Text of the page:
In our last newsletter we talked about neighborhoods and why they are important. We challenged you to walk the neighborhood that you got data about, with a friend. Walking different parts on different days and asking God to show you things. Afterwards you were to fill out the Urban Survey.


In this newsletter, we are going to talk about suburbs. Suburbs are the communities surrounding cities that are usually made up of single-family homes, but are increasingly including multifamily homes and places like malls and office buildings. Emerging in the 1850s as a result of a fast rising urban population and improving transportation technology, suburbs have remained a popular alternative to the city even today. As of 2000, about half of the population of the United States lived in suburbs.


Suburbs are generally spread out over greater distances than other types of living environments. A common dream shared among people of all cultures is to have a piece of land to call their own. The suburbs are the place that many urban dwellers turn to because it offers the space needed to satisfy these dreams. Most have lower population densities than inner city neighborhoods. Cars are common in suburbs as people often need to commute to their employment. Transportation often includes, to a limited extent, trains and buses.


People like to decide for themselves how to live and what rules to live by. Suburbs offer them this independence. Local governance is common here in the form of community councils, forums, and elected officials. A good example of this is a Home Owners Association, a group common to many suburban neighborhoods that determines specific rules for the type, appearance, and size of homes in a community.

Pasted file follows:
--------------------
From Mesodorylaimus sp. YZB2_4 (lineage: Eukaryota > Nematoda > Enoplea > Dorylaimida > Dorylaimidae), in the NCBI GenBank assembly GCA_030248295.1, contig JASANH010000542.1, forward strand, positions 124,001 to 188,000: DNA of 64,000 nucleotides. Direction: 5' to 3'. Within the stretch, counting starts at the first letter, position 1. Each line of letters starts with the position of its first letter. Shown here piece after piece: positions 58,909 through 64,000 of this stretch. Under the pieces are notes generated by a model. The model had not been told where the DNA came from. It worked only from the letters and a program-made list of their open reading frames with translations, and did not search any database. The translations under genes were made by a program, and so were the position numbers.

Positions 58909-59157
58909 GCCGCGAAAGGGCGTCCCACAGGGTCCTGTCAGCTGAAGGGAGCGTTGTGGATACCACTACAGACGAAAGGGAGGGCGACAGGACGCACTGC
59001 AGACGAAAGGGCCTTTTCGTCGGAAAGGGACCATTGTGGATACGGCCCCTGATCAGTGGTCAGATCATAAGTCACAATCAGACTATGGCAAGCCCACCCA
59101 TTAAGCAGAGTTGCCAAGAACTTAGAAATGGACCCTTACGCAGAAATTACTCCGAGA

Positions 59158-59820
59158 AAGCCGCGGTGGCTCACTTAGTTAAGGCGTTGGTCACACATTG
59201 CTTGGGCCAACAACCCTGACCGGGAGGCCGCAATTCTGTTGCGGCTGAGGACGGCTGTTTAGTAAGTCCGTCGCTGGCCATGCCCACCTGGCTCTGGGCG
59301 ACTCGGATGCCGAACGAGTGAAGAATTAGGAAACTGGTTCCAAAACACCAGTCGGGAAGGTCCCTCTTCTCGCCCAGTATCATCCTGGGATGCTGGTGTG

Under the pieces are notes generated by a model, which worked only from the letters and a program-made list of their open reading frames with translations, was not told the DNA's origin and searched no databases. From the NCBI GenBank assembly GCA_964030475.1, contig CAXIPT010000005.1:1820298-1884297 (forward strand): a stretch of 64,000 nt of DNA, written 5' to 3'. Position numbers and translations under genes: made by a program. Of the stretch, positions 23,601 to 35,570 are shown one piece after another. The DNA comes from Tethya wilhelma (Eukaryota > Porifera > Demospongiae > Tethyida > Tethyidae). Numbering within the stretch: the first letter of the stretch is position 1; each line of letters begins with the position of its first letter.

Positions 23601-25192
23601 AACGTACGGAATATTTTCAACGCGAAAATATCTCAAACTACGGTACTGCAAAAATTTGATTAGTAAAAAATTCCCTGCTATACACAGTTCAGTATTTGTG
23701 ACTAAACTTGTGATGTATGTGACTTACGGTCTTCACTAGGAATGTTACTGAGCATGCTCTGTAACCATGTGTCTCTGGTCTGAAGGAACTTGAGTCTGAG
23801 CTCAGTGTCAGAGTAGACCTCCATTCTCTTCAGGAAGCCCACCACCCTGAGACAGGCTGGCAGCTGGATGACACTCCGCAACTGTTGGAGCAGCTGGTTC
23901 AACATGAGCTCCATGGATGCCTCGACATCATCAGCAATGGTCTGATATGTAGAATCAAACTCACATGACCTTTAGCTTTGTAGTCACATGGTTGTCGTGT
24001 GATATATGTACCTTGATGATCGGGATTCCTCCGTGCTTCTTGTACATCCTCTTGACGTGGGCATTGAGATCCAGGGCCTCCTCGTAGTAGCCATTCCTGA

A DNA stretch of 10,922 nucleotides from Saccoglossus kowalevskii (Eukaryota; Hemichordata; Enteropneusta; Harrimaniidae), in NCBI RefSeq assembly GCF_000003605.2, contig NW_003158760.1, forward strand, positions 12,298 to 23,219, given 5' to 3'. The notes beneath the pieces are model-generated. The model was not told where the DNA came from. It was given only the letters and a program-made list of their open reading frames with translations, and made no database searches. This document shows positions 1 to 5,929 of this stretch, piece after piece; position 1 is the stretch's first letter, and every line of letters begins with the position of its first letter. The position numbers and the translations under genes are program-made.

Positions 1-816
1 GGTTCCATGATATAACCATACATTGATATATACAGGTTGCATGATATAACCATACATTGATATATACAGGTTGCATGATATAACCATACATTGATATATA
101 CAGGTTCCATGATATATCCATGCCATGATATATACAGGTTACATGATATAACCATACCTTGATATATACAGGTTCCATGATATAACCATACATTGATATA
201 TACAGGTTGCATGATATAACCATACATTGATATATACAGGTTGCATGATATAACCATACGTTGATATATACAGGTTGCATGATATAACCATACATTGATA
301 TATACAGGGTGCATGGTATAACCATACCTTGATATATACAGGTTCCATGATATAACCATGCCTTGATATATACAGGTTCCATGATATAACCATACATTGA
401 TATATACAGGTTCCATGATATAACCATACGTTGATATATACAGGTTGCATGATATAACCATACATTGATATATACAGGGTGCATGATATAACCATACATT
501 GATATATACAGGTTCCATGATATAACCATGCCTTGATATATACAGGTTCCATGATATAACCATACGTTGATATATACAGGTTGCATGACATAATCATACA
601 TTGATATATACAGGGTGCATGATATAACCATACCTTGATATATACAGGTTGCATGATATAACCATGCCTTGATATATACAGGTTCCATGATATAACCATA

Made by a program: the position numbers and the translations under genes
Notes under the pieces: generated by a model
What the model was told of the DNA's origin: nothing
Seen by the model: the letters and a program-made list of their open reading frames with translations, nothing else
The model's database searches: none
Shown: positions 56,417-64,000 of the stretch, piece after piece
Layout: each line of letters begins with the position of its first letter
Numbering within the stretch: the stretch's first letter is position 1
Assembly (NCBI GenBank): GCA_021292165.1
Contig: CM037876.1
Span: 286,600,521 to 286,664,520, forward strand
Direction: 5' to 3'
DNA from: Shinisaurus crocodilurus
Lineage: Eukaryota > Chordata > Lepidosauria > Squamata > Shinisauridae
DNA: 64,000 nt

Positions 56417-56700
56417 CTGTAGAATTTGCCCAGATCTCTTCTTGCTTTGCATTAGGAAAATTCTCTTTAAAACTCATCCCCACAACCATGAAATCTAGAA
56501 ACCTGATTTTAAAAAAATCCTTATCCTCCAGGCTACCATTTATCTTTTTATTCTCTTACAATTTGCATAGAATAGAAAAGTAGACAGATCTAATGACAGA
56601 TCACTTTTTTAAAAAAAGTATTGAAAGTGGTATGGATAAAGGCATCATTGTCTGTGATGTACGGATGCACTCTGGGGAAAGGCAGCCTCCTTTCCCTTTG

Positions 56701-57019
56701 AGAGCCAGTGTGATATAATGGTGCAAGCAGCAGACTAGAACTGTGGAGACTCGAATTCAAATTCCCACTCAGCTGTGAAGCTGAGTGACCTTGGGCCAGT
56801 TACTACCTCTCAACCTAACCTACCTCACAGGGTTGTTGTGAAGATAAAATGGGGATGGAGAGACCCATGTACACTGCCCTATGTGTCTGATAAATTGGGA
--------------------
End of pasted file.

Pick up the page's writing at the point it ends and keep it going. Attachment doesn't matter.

People living in the same suburb often share similar backgrounds with regard to race, socioeconomic status, and age. Often, the houses that make up the area are similar in appearance, size, and blueprint, a layout design referred to as tract housing, or cookie-cutter housing.


Watch this video for more about suburbs. 

                                 Take the  Challenge:

Did you take the same neighborhood that you got the secondary data about from the census data and walk that neighborhood with a friend? Did you use your senses as you walked, asking God to show you different things. (You could have used your Bluetooth recorder on your phone if you have one to  make comments while walking and then fill out what you observed about that neighborhood once you got home.) Download Urban Survey but please do not carry it as you walk around. If you have not done this challenge yet, please do so before the next newsletter that you'll receive in June.

Please prayerfully consider if God is calling you to reach out to your city. Neighborhood Transformation is here to help.
Stan Rowland
Founder and Director of the Collaborative for Neighborhood Transformation
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Collaborative for Neighborhood Transformation is an affiliate of the Alliance for Transformational Ministry (ATM), Tax ID Number 26-3976247.  Contributions to ATM and its affiliates are deductible for income tax purposes as described in IRS Section 170.  Unless otherwise stated, no goods or services, other than intangible spiritual benefits, were provided in exchange for contributions.  While ATM and its affiliates strive to apply gifts in accordance with the donors wishes, the IRS requires that ATM exercise full control of the funds in the fulfillment of its ministry.